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After starting we advance the throttle to 2500 rpm. What are we looking for?

  • Re: After starting

    by » 5 weeks ago


    When the engine first starts, alternator B provides power to the engine, and alternator A is being verified but not connected to any load.  Once you reach about 2500 RPM (for a few moments) the Rotax fusebox switches alternator A over to the engine, and alternator B is assigned to the airframe. 

    What you see when this happens depends on whether or not your start power switch is still closed. If you have a manual switch to activate start power, when that switch is closed the engine electrical system is tied to the airframe system. With it open, the engine and airframe electrical systems are fully isolated from each other. Of course in normal flight operation the switch is open and the engine electrical system is protected by isolation.

    With this in mind, you can see that if you leave the start power switch closed after starting, alternator B will power the engine, but will also be connected to the airframe via the start power circuit. In this case, your battery should show some charge on the amp meter immediately after starting. Once 2500 RPM is reached and alternators switch, you may see a slightly higher charge rate, or you may not.  So essentially, with the start power switch closed, you may not notice anything when the alternators switch.

    If you are in the habit of turning your start power off immediately after the engine fires (or your aircraft does this automatically) then what you see will be different.  Assuming the start power is turned off before you reach 2500 RPM, then during the time before the switchover there is no alternator power being provided to the airframe, and you may see a discharge (negative number) on your airframe amp meter.  Once 2500 RPM is reached, alternator B is assigned to the airframe and you see the charge rate go from negative to positive. I make a point to operate this way. I turn my start power switch off quickly after starting and before advancing to 2500 RPM. This shows me two things. First it proves alternator B can operate the engine without the battery being tied in, and second, I get to see the alternators make the switch by watching the amp meter.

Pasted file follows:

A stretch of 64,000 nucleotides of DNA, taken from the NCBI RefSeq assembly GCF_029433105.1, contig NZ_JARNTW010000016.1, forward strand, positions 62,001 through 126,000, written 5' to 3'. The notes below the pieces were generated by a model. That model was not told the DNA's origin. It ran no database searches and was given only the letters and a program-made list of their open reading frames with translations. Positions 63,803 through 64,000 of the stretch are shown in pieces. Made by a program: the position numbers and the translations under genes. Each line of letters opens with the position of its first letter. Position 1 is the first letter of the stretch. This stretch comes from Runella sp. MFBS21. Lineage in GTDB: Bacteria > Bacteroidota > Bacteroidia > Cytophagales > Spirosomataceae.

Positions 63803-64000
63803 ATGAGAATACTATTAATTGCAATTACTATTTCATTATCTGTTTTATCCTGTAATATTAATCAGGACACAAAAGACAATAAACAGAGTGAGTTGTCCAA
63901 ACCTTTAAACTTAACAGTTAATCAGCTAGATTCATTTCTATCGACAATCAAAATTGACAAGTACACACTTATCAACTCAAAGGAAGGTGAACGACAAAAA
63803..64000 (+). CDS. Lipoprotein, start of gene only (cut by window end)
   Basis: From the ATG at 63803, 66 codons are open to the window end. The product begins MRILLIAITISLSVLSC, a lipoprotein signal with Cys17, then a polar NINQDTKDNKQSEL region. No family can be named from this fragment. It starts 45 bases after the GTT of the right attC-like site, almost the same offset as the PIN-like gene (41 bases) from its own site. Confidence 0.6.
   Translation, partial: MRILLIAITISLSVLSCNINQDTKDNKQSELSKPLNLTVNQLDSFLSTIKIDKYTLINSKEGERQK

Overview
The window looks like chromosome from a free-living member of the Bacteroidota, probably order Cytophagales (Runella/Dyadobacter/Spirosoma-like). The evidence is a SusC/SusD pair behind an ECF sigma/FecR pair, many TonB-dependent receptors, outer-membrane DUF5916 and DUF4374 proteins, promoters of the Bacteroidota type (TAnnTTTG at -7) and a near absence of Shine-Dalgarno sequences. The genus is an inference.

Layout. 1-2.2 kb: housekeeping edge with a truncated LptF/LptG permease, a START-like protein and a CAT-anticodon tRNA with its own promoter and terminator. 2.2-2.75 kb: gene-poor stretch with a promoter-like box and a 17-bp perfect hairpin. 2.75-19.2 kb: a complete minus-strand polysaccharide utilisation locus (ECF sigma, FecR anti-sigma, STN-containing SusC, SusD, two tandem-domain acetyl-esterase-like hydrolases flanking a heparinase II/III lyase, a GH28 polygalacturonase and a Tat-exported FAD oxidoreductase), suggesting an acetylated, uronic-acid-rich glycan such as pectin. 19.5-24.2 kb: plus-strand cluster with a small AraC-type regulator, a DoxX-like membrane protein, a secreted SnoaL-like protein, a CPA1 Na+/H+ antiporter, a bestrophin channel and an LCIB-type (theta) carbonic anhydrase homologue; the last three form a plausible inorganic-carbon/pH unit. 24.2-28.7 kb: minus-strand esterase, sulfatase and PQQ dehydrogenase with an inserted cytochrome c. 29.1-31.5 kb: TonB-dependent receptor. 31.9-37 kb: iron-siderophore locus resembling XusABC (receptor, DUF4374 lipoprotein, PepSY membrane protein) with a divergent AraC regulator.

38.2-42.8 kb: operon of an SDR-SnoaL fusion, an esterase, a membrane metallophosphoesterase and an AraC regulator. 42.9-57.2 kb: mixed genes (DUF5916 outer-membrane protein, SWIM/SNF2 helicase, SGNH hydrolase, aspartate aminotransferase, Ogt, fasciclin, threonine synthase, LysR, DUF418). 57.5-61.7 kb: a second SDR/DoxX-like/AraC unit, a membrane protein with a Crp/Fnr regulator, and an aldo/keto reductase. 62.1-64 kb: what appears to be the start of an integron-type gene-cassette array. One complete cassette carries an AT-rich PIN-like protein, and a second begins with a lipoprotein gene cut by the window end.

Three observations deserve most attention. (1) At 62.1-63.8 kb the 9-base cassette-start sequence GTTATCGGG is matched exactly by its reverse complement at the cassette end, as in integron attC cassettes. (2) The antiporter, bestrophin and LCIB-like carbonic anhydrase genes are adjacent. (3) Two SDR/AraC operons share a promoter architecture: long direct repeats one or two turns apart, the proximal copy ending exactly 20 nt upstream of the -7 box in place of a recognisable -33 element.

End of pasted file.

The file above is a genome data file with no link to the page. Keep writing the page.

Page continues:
• Re: After starting

    by » 5 weeks ago


    If you choose not to install a current shunt and ammeter, you can discern the same information by watching the bus voltage.  In Jeff's last paragraph, a discharge will be shown by a bus voltage at or slightly below the resting voltage of the battery (i.e. immediately after turning on the battery master switch).  When the Fuse Box switches the A system to the engine and the B system to the airframe, battery voltage will immediately rise to something higher.  The exact voltage you'll see depends upon system loads, engine RPM and battery state-of-charge, but normally something around 14V.

    Like the avionics master switch, the ammeter is an installation that persists in aviation despite having long ago outlived its usefulness.  An ammeter tells the pilot virtually nothing of value that isn't communicated by the voltmeter, supplemented by active notification of low voltage (via an EFIS alarm or discrete circuitry).  Both the avionics master switch and the ammeter shunt (and all of the associated crimped terminals and securing hardware) are unnecessary wiring complications and single points of failure for everything downstream from them.

    Not trying to start an argument; just my opinion.  Potentially worth exactly what you paid for it.


  • Re: After starting

    by » 5 weeks ago


    Thanks Eric, you are correct.  I used the amp meter as an example because that’s what many folks are used to, and my post was already long enough to be boring without going into both examples.  I would only make one argument for having an amp meter, it shows the rate of charge (indicating the load on the system). That is harder to visualize with a volt meter.  

     


  • Re: After starting

    by » 5 weeks ago


    "it shows the rate of charge (indicating the load on the system). That is harder to visualize with a volt meter"

    I was going to say the same thing. With only V, you can find yourself asking "Wasn't that 13.9v a bit ago, or was it always 13.6? Guess I'll watch it for another 10 minutes and see what it does."

    With an amp display, you can immediately tell if there's an issue.


  • Re: After starting

    by » 4 weeks ago


    FWIW, After starting my 912UL cold, ambient temp 84F, she idles at 1800 rpm, and the voltmeter indicates the same as before start, 13.1-13.3 VDC.  Four minutes after start, idle rpm has increased to 1900, and the voltmeter indicates 13.4-13.6 volts.  Increasing rpm to 2,500 for taxi, the voltmeter increase from idle is negligible, 13.6-13.7 volts.


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